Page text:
Leveraging machine learning to ascertain the implications of preoperative body mass index on surgical outcomes for 282 patients with preoperative obesity and lumbar spondylolisthesis in the Quality Outcomes Database

Nitin AgarwalDepartment of Neurological Surgery, University of California, San Francisco, California;

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Alexander A. AabediDepartment of Neurological Surgery, University of California, San Francisco, California;

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Andrew K. ChanDepartment of Neurological Surgery, University of California, San Francisco, California;

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Vijay LetchumanDepartment of Neurological Surgery, University of California, San Francisco, California;

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Saman ShabaniDepartment of Neurological Surgery, University of California, San Francisco, California;

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Erica F. BissonDepartment of Neurosurgery, University of Utah, Salt Lake City, Utah;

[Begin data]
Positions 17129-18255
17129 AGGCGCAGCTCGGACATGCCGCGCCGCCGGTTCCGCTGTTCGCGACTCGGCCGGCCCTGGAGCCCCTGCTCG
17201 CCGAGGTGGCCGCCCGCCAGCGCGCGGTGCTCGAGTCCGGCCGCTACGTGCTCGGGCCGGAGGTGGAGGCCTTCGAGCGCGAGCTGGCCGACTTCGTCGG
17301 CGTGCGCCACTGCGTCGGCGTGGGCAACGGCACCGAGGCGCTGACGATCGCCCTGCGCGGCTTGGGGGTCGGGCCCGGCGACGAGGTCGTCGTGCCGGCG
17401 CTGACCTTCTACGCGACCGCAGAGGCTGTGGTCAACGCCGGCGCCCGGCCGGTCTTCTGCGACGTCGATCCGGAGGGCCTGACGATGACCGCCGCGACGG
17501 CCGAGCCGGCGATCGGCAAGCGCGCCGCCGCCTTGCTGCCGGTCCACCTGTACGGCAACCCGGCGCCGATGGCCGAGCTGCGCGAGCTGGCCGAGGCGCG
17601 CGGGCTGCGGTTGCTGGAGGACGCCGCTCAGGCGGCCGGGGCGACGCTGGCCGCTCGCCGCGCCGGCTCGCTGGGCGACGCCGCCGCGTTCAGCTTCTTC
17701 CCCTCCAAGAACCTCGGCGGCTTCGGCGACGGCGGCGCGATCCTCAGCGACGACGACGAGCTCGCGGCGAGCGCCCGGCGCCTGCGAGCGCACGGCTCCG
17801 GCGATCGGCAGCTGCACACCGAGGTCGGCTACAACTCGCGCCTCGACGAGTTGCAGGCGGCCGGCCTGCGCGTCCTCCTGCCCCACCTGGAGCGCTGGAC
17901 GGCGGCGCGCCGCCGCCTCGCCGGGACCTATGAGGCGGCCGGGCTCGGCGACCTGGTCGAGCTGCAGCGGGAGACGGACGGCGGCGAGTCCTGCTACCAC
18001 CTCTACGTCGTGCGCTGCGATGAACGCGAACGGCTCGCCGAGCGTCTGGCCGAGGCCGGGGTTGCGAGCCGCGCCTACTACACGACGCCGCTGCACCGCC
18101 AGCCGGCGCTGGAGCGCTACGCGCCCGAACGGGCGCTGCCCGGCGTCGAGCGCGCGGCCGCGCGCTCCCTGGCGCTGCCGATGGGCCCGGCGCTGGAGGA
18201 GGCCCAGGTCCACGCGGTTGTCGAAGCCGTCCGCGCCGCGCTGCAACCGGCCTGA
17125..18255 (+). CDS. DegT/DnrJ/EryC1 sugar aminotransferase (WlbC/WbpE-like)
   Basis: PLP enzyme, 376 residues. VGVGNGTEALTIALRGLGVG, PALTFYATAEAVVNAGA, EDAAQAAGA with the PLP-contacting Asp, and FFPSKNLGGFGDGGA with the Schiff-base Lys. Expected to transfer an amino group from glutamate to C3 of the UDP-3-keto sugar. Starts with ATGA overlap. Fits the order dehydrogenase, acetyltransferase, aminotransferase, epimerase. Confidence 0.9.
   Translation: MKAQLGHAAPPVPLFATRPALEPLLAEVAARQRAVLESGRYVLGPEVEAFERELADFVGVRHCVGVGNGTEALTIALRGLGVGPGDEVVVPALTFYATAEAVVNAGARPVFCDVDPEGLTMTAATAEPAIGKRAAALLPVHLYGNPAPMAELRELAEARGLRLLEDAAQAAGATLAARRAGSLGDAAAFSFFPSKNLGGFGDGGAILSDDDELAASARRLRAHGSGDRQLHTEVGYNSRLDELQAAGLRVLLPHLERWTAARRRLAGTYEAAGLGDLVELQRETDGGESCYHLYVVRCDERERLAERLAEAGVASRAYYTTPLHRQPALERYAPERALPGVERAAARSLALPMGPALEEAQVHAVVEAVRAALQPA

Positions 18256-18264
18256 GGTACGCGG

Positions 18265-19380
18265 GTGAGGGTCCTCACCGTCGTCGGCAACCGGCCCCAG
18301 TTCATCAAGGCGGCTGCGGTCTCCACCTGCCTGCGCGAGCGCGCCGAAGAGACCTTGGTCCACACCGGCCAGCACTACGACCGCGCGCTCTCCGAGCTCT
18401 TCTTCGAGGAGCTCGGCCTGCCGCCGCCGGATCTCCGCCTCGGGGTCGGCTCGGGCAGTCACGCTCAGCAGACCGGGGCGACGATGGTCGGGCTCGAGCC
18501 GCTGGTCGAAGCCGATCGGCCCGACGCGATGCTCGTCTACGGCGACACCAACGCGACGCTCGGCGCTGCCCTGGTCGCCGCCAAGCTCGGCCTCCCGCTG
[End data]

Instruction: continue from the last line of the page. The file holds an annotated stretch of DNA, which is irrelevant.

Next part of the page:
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Mohamad BydonDepartment of Neurologic Surgery, Mayo Clinic, Rochester, Minnesota;

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Steven D. GlassmanNorton Leatherman Spine Center, Louisville, Kentucky;

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Kevin T. FoleyDepartment of Neurosurgery, Semmes-Murphey Neurologic and Spine Institute, University of Tennessee, Memphis, Tennessee;

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Christopher I. ShaffreyDepartments of Neurosurgery and
Orthopedic Surgery, Duke University, Durham, North Carolina;

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Eric A. PottsDepartment of Neurological Surgery, Goodman Campbell Brain and Spine, Indianapolis, Indiana;

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Mark E. ShaffreyDepartment of Neurosurgery, University of Virginia, Charlottesville, Virginia;